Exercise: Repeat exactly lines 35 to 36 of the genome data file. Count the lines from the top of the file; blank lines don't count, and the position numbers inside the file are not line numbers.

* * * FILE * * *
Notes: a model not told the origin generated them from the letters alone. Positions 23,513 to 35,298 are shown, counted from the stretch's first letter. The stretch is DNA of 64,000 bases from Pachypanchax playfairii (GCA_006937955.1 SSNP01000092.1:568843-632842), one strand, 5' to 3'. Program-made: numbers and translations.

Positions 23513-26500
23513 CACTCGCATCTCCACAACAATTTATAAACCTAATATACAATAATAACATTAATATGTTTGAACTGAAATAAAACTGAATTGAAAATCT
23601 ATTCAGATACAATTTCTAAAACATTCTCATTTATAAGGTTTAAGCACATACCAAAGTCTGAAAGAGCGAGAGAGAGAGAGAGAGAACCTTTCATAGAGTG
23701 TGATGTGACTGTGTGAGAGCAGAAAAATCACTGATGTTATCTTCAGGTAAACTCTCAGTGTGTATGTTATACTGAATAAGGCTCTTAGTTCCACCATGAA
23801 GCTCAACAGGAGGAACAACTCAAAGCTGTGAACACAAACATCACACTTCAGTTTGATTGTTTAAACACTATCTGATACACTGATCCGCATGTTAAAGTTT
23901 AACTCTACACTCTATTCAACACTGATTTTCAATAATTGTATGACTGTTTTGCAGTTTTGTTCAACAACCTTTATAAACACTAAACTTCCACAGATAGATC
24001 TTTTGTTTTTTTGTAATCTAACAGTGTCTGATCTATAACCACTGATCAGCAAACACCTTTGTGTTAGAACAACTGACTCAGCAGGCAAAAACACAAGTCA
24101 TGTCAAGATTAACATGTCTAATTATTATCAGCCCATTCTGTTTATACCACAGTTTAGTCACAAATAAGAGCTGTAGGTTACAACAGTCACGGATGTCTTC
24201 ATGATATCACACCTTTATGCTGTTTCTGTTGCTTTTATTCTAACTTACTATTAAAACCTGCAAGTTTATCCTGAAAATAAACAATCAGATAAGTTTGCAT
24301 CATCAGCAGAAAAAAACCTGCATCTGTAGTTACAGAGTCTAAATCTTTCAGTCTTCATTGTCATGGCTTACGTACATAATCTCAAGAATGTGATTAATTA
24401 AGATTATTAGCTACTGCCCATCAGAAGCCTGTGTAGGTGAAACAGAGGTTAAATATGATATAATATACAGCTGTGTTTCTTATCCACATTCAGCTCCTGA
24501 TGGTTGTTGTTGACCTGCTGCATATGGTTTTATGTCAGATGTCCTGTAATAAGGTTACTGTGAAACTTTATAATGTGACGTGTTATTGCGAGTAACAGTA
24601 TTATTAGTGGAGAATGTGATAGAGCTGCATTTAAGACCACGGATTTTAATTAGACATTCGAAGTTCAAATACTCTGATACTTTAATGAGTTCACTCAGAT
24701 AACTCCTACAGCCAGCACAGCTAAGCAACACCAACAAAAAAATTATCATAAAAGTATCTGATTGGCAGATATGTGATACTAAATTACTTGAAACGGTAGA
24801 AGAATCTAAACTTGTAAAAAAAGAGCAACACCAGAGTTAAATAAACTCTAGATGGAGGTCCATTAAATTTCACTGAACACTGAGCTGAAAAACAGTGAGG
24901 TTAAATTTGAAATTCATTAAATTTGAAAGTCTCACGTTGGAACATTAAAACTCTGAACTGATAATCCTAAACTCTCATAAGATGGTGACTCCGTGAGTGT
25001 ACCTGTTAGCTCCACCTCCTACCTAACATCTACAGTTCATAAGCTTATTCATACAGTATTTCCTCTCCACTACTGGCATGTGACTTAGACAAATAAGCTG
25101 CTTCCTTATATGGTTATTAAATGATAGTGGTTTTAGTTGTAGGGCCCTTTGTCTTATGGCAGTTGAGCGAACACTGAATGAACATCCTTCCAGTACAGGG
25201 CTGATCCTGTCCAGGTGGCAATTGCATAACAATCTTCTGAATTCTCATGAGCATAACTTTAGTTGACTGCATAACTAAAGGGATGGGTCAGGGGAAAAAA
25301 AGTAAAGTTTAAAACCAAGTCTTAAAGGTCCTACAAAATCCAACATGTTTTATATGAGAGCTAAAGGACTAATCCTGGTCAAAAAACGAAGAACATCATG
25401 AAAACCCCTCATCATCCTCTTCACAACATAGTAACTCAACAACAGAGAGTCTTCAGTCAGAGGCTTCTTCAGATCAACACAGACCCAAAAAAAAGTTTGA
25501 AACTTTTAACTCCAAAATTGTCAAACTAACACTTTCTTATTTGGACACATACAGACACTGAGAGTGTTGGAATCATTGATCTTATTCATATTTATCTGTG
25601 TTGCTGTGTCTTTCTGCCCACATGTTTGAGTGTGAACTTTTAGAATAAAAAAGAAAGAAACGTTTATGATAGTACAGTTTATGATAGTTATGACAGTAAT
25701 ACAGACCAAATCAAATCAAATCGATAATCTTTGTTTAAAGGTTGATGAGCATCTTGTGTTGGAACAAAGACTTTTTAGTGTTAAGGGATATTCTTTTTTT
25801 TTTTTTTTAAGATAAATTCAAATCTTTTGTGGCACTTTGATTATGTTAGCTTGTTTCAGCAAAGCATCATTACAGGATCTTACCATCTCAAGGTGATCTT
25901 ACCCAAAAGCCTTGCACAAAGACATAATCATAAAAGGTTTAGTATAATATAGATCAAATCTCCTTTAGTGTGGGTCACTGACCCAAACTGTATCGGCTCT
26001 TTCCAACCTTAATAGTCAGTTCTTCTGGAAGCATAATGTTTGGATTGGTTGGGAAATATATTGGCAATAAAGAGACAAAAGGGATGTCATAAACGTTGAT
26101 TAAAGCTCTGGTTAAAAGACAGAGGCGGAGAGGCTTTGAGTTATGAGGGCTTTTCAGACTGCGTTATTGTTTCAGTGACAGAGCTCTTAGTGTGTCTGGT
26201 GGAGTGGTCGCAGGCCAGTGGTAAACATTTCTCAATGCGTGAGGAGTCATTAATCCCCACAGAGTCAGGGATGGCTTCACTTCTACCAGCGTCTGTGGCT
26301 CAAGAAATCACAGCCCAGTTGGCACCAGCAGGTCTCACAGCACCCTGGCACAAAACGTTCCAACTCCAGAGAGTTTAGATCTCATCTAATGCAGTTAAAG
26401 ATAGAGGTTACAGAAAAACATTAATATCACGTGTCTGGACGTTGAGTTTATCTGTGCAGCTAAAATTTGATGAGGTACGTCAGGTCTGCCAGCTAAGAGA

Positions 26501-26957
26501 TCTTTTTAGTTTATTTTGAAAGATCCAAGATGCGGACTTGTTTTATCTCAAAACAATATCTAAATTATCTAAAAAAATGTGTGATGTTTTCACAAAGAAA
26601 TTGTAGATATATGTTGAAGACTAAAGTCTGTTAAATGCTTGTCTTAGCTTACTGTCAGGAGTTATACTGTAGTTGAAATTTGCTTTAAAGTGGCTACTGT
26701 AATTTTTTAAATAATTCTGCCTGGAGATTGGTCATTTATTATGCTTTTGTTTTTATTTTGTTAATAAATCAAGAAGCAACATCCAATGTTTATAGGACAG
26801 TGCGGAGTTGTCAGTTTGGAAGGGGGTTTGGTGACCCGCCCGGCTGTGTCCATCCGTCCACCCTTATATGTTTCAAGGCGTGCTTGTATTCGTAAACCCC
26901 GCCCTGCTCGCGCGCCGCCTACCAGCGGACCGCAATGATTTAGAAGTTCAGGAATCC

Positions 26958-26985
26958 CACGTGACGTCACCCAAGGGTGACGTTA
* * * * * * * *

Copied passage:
26601 TTGTAGATATATGTTGAAGACTAAAGTCTGTTAAATGCTTGTCTTAGCTTACTGTCAGGAGTTATACTGTAGTTGAAATTTGCTTTAAAGTGGCTACTGT
26701 AATTTTTTAAATAATTCTGCCTGGAGATTGGTCATTTATTATGCTTTTGTTTTTATTTTGTTAATAAATCAAGAAGCAACATCCAATGTTTATAGGACAG